Excerpts from Jim Conrad's
from the June 14, 2015 Newsletter issued from Río
Lagartos, on the north-central coast of Yucatán, MÉXICO
Beside the coastal road between Río Lagartos and Las Coloradas a chest-high weed was prodigiously flowering and fruiting even though it'd done most of its growing during the very hot, rainless dry season. It's shown below:
This looked like the Horseweed, CONYZA CANADENSIS, commonly seen along roadsides and in first-year abandoned fields in much moister parts of the US. But, up to 40 or more Horseweed species, genus Conyza, are recognized, so maybe this was a special, tropical, look-alike species, and I'd better "do the botany."
First, I looked closer at the plant's flowering area, finding flowering, fruiting, and mature, empty heads all intermingled, as shown below:
The flowering heads, typical of the big Composite or Daisy Family, consisted of closely packed, cylindrical disc flowers surrounded by ray flowers with very short, white, flat corollas, all enclosed in a greenish "involucre" consisting of overlapping, narrow bracts, or phyllaries, as seen below:
Something to notice in that picture is that the green phyllaries are hairless, or "glabrous." This feature is very important in distinguishing the various horseweed species likely to be found here, for the other species bear definitely hairy phyllaries.
When a breeze passed by, several tiny, white-parachuted, cypsela-type fruits were blown from their fruiting heads. Below, some cypselae with their white prachute-hairs, or bristles, are shown on the tip of my finger:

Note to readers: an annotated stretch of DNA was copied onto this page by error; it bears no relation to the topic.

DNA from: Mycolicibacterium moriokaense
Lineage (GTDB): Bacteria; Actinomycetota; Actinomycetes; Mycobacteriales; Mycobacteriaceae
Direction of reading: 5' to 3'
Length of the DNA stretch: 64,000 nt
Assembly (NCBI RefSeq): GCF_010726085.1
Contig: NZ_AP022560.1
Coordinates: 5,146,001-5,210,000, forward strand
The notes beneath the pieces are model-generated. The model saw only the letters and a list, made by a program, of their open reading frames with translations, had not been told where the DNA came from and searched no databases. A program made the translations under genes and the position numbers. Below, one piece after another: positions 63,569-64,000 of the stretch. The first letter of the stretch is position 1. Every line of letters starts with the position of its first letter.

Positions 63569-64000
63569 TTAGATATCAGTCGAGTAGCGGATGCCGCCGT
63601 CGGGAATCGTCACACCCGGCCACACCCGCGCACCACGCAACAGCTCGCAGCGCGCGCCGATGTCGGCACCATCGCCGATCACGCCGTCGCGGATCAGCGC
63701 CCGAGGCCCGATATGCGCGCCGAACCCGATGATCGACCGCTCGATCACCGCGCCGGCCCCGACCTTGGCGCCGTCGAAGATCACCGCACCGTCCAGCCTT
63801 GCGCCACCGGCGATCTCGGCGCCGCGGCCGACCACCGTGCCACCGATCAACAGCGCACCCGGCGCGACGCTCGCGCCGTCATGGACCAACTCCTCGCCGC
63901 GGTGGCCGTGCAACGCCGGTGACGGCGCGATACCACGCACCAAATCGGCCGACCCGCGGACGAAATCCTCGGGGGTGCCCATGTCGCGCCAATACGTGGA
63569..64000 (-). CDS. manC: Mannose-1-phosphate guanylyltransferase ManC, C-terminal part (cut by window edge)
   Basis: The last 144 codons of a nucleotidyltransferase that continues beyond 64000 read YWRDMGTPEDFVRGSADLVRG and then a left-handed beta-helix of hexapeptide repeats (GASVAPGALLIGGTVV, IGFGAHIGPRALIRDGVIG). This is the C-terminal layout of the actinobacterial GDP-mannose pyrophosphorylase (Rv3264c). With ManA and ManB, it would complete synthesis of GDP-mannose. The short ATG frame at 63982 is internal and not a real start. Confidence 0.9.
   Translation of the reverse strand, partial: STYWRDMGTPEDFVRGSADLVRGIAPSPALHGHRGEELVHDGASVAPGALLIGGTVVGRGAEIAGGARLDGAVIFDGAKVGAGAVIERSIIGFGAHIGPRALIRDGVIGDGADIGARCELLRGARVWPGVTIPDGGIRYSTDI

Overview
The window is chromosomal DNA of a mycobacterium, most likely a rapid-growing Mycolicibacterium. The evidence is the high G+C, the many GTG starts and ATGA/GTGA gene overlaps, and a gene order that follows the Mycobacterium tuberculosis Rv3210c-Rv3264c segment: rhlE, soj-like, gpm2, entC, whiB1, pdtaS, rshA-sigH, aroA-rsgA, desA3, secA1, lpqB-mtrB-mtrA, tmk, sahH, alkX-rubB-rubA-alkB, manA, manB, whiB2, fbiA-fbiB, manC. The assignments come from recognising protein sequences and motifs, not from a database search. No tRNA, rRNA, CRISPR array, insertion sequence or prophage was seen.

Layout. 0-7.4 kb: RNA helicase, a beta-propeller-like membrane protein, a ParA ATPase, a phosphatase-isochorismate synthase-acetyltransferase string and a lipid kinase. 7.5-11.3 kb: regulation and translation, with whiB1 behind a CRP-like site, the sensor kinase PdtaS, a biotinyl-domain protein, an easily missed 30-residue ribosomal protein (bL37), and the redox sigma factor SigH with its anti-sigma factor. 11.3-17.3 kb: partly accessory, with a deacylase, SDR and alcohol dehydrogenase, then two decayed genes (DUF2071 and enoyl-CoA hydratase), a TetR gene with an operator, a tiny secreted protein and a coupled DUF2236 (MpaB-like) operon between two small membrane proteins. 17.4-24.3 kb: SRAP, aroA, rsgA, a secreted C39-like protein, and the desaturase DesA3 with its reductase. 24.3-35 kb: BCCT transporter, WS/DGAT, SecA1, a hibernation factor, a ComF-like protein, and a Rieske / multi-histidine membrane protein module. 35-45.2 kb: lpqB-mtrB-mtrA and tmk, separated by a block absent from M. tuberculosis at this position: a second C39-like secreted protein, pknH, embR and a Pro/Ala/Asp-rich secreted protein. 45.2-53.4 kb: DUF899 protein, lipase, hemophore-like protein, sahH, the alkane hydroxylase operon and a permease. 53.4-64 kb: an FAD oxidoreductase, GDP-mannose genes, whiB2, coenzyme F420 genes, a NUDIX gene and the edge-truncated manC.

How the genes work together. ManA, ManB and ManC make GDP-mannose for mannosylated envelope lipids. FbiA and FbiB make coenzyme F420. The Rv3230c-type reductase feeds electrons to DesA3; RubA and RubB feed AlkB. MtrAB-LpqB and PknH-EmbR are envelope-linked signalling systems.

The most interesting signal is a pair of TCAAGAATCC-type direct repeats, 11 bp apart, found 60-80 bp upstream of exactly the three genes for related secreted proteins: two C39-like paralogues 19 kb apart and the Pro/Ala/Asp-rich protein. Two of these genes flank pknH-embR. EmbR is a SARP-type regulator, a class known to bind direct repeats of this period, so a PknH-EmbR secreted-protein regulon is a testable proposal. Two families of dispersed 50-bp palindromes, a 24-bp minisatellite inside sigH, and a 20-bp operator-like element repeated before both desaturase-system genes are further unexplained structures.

The plant's leaves were twisty from lack of rain, but you can see their general form -- slender with a few obscure teeth and sometimes developing a lobe or two -- below:
Three horseweed species are listed for the Biosphere Reserve, and one of those is the same Horseweed common along North American roads, CONYZA CANADENSIS. Despite the Canada in its name, Horseweed is native throughout North America from southern Canada south through all of the US into much of Central America, plus it's invasive in much of the rest of the world.
Maybe because Horseweed is a native American plant, America's indigenous people found good uses for it. They ate it, at least its young leaves and shoots, boiled, cooked with other ingredients, or dried for later use. Medicinally the traditional herbal uses are so many -- "antirheumatic, astringent, balsamic, diuretic, emmenagogue, styptic, tonic and vermifuge," one source says -- that you just wonder. Indigenous Americans also boiled it in the waters making steam for sweat lodges, took it as a snuff to stimulate sneezing when they had colds, and burned it to create smoke to ward off flying bugs.
So, this is one of those tough, aggressive, yet useful beings that might survive global warming and all other upcoming human-made disasters. One does well to tip a hat to it and wish it the best.